Trying to get fire when you need it most can be quite a daunting task. Picture yourself in this situation. You’re a mom with your 3 kids driving on a trip and you turn off looking for a gas station in a rather remote country area and get a bit lost or turned around. It’s a wintery day with snow covering the road with ice and snowing down pretty hard. Cell phone lost signal as you’re frustrated trying to find your way back to the main road, and you drive off the road and get stuck in a ditch.
You are now in a serious emergency and have little ones counting on you. As the hours go on and gas is low, you know eventually your gas will run out and no one has driven by for hours now, and night is falling. Sure, you may have extra wool blankets with you that’s great, and even a candle to light to help keep the inside warm, but it may be nice to get a fire going to aid as a signal and let everyone stand around it to help get through till help arrives.
But getting a fire going in this situation can be a bit difficult and normal lighters and matches can be tough to get that important fire going, so knowing how to properly use a Ferro Rod or also known as Fire Steel, is a great skill to have. In either case, these tips will help you get that magical fire you so badly need.
First, if you are going to use a lighter, I recommend the metal flip-top ones filled with lighter fluid. They stay lit longer, you’re not wearing out your thumb, and they won’t get heated up like, say, those Bic-type ones. If you have matches, please carry something other than the standard book matches that only stay lit a few seconds, ten at best.
Go with some Stormproof Matches that are wind and waterproof. These ones stay lit a good while, almost 30 seconds, and burn way hotter. Now, using these is fairly easy to do, and using them with any of the surefire tips below will help get you that fire. But what if it comes down to a situation where all you have is a Ferro rod? Then what? Look below>>>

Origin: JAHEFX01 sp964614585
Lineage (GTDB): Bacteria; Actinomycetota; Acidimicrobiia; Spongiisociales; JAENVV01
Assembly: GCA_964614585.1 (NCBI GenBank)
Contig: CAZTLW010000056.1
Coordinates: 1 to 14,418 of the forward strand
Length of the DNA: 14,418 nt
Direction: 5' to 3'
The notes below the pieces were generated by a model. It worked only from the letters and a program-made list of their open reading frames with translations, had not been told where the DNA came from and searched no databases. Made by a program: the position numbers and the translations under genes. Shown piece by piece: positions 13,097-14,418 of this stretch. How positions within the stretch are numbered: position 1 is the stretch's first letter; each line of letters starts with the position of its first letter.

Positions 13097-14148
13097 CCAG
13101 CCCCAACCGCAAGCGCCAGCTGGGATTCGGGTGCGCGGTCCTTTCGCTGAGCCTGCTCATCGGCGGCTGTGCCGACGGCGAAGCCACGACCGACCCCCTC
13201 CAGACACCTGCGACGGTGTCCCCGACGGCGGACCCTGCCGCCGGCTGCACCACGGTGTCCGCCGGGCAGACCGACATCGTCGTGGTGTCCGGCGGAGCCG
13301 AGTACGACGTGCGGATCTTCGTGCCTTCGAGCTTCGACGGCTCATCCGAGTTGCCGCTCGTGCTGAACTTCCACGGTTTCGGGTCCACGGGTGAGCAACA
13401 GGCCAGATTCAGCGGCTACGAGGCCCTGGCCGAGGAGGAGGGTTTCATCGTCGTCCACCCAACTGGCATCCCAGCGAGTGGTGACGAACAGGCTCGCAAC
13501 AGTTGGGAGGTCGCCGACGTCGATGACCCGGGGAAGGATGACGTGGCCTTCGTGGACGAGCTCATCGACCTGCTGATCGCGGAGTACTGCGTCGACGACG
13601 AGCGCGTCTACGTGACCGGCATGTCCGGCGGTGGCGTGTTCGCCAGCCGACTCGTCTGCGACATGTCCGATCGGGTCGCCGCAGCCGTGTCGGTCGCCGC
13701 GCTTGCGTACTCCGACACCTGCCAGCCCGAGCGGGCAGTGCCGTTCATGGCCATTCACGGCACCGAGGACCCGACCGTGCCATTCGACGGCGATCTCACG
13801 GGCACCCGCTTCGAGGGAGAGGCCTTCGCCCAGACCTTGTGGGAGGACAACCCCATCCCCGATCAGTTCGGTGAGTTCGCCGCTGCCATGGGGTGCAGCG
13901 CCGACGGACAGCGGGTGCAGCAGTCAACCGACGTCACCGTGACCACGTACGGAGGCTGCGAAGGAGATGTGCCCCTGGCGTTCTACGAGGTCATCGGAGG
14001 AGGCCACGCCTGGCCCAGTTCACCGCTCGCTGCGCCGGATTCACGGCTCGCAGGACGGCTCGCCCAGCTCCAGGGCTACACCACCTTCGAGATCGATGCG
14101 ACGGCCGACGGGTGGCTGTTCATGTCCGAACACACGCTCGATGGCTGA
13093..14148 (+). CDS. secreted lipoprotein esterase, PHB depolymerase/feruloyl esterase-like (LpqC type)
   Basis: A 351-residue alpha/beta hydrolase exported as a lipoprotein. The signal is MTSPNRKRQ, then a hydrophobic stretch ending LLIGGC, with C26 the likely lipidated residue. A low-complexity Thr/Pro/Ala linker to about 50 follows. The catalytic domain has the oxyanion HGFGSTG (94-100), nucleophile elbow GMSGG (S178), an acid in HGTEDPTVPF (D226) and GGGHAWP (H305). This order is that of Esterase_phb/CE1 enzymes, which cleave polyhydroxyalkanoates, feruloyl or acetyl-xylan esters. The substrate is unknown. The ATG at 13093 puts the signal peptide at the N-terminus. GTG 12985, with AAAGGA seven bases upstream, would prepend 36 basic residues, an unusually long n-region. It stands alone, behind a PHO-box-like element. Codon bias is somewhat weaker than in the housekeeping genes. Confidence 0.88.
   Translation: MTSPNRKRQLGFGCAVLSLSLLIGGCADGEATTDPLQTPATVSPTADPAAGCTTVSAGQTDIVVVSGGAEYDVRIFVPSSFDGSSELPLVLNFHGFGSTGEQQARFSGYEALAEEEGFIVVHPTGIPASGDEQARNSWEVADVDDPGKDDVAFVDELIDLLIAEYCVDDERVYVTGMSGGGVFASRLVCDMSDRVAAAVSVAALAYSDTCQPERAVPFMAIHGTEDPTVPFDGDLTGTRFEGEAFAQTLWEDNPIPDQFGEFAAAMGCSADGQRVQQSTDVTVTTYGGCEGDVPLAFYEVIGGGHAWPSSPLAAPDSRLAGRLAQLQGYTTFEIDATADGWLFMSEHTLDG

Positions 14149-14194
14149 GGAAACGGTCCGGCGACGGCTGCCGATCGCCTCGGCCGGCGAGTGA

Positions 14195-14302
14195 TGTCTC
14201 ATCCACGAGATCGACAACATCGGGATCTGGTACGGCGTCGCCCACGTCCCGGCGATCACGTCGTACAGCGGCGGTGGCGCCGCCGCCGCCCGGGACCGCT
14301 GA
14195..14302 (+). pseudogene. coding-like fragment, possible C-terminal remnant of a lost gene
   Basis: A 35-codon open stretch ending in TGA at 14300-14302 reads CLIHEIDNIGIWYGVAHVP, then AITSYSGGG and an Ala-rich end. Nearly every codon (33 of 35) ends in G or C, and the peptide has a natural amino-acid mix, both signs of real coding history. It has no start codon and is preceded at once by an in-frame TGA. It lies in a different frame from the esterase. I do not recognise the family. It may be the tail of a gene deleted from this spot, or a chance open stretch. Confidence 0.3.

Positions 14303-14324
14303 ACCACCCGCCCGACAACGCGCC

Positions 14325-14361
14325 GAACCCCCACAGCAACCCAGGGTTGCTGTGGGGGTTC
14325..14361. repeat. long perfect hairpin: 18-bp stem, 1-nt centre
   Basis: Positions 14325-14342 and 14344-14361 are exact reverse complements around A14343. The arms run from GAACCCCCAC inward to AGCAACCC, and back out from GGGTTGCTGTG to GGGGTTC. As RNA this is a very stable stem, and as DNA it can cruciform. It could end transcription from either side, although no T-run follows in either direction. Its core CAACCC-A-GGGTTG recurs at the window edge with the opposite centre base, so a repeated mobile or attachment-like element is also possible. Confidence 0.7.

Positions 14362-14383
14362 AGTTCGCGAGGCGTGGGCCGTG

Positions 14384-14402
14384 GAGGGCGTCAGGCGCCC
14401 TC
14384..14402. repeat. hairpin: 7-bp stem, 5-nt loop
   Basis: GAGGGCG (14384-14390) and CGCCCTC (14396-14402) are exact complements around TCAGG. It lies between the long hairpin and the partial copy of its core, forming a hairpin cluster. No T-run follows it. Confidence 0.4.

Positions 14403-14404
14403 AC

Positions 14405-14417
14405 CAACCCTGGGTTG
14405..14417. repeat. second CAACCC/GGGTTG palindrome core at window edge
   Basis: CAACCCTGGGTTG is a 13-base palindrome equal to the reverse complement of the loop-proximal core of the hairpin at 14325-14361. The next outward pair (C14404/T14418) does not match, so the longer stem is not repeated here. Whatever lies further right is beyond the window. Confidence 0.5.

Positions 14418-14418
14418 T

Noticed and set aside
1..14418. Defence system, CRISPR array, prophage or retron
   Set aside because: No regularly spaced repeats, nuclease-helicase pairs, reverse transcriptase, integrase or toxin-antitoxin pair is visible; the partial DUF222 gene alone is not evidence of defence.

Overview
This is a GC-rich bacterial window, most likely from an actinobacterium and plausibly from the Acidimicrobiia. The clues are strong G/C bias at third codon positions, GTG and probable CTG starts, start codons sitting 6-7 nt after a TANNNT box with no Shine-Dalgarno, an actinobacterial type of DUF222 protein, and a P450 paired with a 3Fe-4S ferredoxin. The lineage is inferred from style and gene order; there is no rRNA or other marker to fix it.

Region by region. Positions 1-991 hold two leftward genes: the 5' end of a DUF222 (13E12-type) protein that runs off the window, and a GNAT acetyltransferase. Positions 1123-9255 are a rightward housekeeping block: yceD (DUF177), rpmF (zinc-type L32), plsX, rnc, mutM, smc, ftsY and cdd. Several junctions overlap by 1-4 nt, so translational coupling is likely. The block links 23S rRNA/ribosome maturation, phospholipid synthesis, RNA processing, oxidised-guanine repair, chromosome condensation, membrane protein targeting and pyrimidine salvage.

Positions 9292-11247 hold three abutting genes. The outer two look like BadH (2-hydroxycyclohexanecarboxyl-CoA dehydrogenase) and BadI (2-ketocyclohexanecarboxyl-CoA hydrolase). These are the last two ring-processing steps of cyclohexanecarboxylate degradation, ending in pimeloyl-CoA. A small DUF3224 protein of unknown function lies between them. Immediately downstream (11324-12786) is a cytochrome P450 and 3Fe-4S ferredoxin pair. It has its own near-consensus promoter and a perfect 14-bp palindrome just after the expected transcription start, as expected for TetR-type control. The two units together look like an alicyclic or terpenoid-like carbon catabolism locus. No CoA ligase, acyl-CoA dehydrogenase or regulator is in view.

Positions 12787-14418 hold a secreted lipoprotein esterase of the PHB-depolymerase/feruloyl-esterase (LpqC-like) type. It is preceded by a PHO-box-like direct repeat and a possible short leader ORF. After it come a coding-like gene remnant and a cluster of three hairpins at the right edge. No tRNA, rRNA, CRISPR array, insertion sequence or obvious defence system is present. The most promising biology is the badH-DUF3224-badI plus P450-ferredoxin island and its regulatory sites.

Gather up a bunch of tinder which is very dry and easily combustible. It can be anything like dry grasses, pine needles, or leaves, or you can shave sticks for wood shavings. You can also carry cotton balls with you, dryer lint (which is one of the best because of how it\’s produced), even some twine string, or even a piece of shredded cotton cloth. I even carry Charcloth with me, but we will cover that in another segment. All this when added to your tinder bundle will hedge your bets and success in getting that lifesaving fire!
Once you have this gathered up and ready to go, gather firewood and build an initial tee-pee fire in a cleared area. Try to make sure it is as dry as possible, even lay down a pile of dry leaves or pine needles on the ground to ensure moisture (the enemy of fire) doesn’t become a factor working against you. You could even set it up on a large rock, preferably a flat one. In the Wintertime, look for dead branches in the trees off the ground, which are very easy to find.
Once that is set, gather as much firewood as possible and pile it up high. Once you have it, take a look at it to see if you have enough, and then double it. You can never have enough firewood, heck make it a pile taller than you! LOL! You will then want to have a few piles of wood or fuel ready to go, so make a pile of tinder twigs, that are small and combustible to go on the fire first to help keep the flame burning easy.
Then some kindling sticks the size of pencils all the way up to thumb size, and lastly, your main fuel fire logs from about an inch round to 3 inches. Once the fire has been burning well, and the coals are plentiful, you can add bigger logs. Setting the conditions for success is key here, and a lot goes into fire prep before you ever spark a match or strike a spark. Now get that Ferro Rod out, and you’ll also need a fixed blade knife, preferably made of 1095 High Carbon Steel like the Mountain Predator from Stroup Knives.